Yesterday, a week ago, Nick thought he was dying.
I did, too.
But thank God and good doctors and support of his kids and caring neighbors, Nick lives to be quiet and then drop a zinger that makes people laugh.
He lived for another trip to Blowing Rock.
It has been a hot and cranky summer. Little rain, big water bills, and a rain dance or too, that involved a pool. I will not say if it were Nick or I, who did the pole dance. But I bet you could guess.
It was mountain type of day. Nick had rested all week and he was ready to see something different. Mountains. They have always been an elixir in our life. Some people love the beach. We love the mountains.
There was a buoyancy in the car that hadn’t been there for a long time. We played music. Nick didn’t even mind my opera. Pavarotti. Three Tenors. Me, screeching.
We didn’t stay long at Blowing Rock. I think we wanted to see if it was still there.
Oh gosh, there is my woodpecker. I love birds with long peckers.
I think I scared him with that remark. He flew back into the woods.
We walked just a bit in Blowing Rock and had to decide if we wanted to eat lunch in a restaurant or pick up a pizza from Mellow Mushroom and take it to the mountain lake that is covered in places, with water lilies, has a wide walking path, and makes you feel free and healthy.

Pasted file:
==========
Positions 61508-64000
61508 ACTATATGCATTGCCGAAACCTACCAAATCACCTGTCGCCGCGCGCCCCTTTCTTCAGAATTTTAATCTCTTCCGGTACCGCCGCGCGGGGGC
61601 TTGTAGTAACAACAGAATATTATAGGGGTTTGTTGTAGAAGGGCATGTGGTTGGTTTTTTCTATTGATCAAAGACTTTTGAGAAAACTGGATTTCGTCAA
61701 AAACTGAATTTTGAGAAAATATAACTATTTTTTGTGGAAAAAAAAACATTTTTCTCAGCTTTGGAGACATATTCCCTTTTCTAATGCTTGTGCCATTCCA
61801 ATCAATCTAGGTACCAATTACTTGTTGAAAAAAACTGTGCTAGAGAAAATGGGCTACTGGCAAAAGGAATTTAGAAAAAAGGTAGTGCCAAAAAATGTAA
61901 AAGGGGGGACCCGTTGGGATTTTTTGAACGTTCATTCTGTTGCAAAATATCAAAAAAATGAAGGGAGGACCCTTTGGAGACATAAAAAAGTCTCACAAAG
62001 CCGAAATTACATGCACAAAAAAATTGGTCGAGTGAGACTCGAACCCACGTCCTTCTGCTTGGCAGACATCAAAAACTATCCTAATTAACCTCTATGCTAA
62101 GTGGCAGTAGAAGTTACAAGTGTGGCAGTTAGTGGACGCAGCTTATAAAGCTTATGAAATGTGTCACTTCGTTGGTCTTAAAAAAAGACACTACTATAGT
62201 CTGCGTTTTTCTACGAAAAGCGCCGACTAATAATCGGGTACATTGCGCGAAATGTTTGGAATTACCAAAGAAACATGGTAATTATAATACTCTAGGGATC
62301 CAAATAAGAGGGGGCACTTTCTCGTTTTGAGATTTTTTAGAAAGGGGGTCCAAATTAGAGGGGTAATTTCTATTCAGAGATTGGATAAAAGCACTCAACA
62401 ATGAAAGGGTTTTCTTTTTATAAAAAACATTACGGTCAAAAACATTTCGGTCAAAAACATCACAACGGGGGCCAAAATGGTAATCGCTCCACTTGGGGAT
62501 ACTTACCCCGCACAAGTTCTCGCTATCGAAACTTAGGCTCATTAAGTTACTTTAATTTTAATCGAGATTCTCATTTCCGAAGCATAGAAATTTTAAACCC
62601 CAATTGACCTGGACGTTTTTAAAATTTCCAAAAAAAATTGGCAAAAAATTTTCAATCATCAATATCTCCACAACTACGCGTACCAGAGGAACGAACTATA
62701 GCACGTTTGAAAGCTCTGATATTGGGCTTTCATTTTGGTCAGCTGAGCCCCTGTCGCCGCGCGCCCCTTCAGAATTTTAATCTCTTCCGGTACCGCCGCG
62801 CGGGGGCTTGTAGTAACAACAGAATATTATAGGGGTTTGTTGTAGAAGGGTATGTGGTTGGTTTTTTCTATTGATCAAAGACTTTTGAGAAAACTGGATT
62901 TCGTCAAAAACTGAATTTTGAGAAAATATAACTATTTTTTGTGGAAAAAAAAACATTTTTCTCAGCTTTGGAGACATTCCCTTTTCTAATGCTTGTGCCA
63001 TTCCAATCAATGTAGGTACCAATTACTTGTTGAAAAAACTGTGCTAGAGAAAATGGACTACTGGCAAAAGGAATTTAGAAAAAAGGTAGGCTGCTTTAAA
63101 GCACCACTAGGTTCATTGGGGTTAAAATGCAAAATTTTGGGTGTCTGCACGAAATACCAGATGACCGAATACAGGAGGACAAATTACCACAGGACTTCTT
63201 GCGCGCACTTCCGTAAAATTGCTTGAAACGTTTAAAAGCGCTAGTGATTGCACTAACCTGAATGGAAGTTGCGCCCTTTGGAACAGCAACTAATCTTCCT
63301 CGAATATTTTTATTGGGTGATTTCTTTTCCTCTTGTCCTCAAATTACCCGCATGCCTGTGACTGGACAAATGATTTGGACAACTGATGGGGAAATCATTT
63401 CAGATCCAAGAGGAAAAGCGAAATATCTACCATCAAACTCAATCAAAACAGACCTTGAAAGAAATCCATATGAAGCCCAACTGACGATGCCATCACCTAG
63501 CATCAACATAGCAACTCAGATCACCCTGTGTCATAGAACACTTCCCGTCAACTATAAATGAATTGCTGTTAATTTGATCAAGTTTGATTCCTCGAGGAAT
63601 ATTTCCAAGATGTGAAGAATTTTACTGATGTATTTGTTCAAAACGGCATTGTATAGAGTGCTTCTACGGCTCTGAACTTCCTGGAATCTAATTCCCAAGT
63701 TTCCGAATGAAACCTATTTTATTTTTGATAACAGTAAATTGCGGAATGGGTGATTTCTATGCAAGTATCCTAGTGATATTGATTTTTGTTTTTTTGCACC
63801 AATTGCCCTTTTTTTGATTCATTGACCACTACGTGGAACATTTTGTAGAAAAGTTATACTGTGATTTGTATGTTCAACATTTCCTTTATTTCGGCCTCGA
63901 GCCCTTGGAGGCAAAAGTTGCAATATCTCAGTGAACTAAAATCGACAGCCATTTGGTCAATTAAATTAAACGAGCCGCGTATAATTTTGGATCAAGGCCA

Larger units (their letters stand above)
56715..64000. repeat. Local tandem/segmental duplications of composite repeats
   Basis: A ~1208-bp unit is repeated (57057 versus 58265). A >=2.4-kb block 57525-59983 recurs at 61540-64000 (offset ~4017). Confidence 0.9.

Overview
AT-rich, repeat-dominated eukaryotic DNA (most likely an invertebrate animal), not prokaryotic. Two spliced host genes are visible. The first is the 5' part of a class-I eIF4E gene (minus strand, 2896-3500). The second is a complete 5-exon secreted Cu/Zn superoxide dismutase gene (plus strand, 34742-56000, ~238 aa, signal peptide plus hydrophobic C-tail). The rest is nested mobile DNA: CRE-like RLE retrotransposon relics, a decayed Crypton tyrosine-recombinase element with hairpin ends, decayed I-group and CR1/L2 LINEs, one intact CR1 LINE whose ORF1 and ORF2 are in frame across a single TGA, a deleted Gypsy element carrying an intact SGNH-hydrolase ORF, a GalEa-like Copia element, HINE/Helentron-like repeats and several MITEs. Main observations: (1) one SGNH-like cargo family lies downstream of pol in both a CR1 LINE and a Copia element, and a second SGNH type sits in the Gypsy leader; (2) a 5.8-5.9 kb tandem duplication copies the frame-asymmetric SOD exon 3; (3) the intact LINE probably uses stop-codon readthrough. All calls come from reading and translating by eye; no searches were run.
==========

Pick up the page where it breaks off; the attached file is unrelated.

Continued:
We got the pizza and drove to the park. We ate by the car and thenNikc got his walking stick out that I bought him a few weeks ago at McDowellNature Preserve. I got out my walking sticks that I haven’t used since last summer.
And we hit the trail.
Nick has not been able to do this for a long time. His walking is mostly in shuffling steps. But since his episode last week, and treatment with strong antibiotics, he walks better. He still isn’t strong and he has to watch his balance, but he can move.
We walked toward what had been a fish hatcheries, but now, only has water and some crawdads.
Nick sat on benches or rock walls, to rest. I bopped along with my camera and found things to shoot.
We talked about a neat-o tree and the lilies and I pointed out things that others, without a camera, not see. That is the thing about taking photos … you look for what others might miss.
I played with settings and chatted-up a couple of passers-by.
We didn’t go far in distance, but we went an eternity away from where we were last weekend.
The drive home was delightful. Nick shut his eyes and rested and I drove along in silence. No opera. No lalalalala screeching from my throat.
It was great fun being a wife yesterday. Nick had a delightful time. Bonus time.
And now, I shall go make some scones, tend my diminishing garden, fold clothes and do whatever I have to do to live in gratitude.
Because we just never know.
A bit of death is in the air.
August does it to me. Most every year, the month of August brings a sullen, confused time into my life … into my state of mind.
This year, I lasted about a week into August before it really hit me. I am done with summer. Worn out from digging, bending, schlepping, lifting and tending the garden. Even the heat is different.
Yesterday, afternoon, I walked outside to try to get enthusiastic about something. I was hoping to feel the magic of the garden.